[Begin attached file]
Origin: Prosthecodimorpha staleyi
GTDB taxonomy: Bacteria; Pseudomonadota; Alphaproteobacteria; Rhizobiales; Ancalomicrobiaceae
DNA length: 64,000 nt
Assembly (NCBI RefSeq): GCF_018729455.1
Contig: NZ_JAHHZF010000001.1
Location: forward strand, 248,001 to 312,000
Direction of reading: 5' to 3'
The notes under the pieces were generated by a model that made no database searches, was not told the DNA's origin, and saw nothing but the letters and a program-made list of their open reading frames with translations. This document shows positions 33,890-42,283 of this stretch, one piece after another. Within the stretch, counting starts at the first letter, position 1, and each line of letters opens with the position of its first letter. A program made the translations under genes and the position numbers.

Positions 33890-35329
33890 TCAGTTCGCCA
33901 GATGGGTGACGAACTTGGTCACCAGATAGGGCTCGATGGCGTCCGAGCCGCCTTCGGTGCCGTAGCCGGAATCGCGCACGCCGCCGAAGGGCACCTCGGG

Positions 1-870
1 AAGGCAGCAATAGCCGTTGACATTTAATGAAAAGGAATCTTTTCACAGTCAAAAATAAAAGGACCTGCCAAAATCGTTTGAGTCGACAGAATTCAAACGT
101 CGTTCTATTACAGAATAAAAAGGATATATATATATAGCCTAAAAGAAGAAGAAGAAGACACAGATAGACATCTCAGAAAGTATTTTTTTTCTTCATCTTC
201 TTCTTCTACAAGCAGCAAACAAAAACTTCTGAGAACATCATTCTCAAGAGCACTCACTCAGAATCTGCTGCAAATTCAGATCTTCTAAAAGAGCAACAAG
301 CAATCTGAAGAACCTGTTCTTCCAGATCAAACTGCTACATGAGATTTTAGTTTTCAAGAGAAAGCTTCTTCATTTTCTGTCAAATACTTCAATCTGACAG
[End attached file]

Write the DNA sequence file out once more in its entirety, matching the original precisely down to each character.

Origin: Prosthecodimorpha staleyi
GTDB taxonomy: Bacteria; Pseudomonadota; Alphaproteobacteria; Rhizobiales; Ancalomicrobiaceae
DNA length: 64,000 nt
Assembly (NCBI RefSeq): GCF_018729455.1
Contig: NZ_JAHHZF010000001.1
Location: forward strand, 248,001 to 312,000
Direction of reading: 5' to 3'
The notes under the pieces were generated by a model that made no database searches, was not told the DNA's origin, and saw nothing but the letters and a program-made list of their open reading frames with translations. This document shows positions 33,890-42,283 of this stretch, one piece after another. Within the stretch, counting starts at the first letter, position 1, and each line of letters opens with the position of its first letter. A program made the translations under genes and the position numbers.

Positions 33890-35329
33890 TCAGTTCGCCA
33901 GATGGGTGACGAACTTGGTCACCAGATAGGGCTCGATGGCGTCCGAGCCGCCTTCGGTGCCGTAGCCGGAATCGCGCACGCCGCCGAAGGGCACCTCGGG

Positions 1-870
1 AAGGCAGCAATAGCCGTTGACATTTAATGAAAAGGAATCTTTTCACAGTCAAAAATAAAAGGACCTGCCAAAATCGTTTGAGTCGACAGAATTCAAACGT
101 CGTTCTATTACAGAATAAAAAGGATATATATATATAGCCTAAAAGAAGAAGAAGAAGACACAGATAGACATCTCAGAAAGTATTTTTTTTCTTCATCTTC
201 TTCTTCTACAAGCAGCAAACAAAAACTTCTGAGAACATCATTCTCAAGAGCACTCACTCAGAATCTGCTGCAAATTCAGATCTTCTAAAAGAGCAACAAG
301 CAATCTGAAGAACCTGTTCTTCCAGATCAAACTGCTACATGAGATTTTAGTTTTCAAGAGAAAGCTTCTTCATTTTCTGTCAAATACTTCAATCTGACAG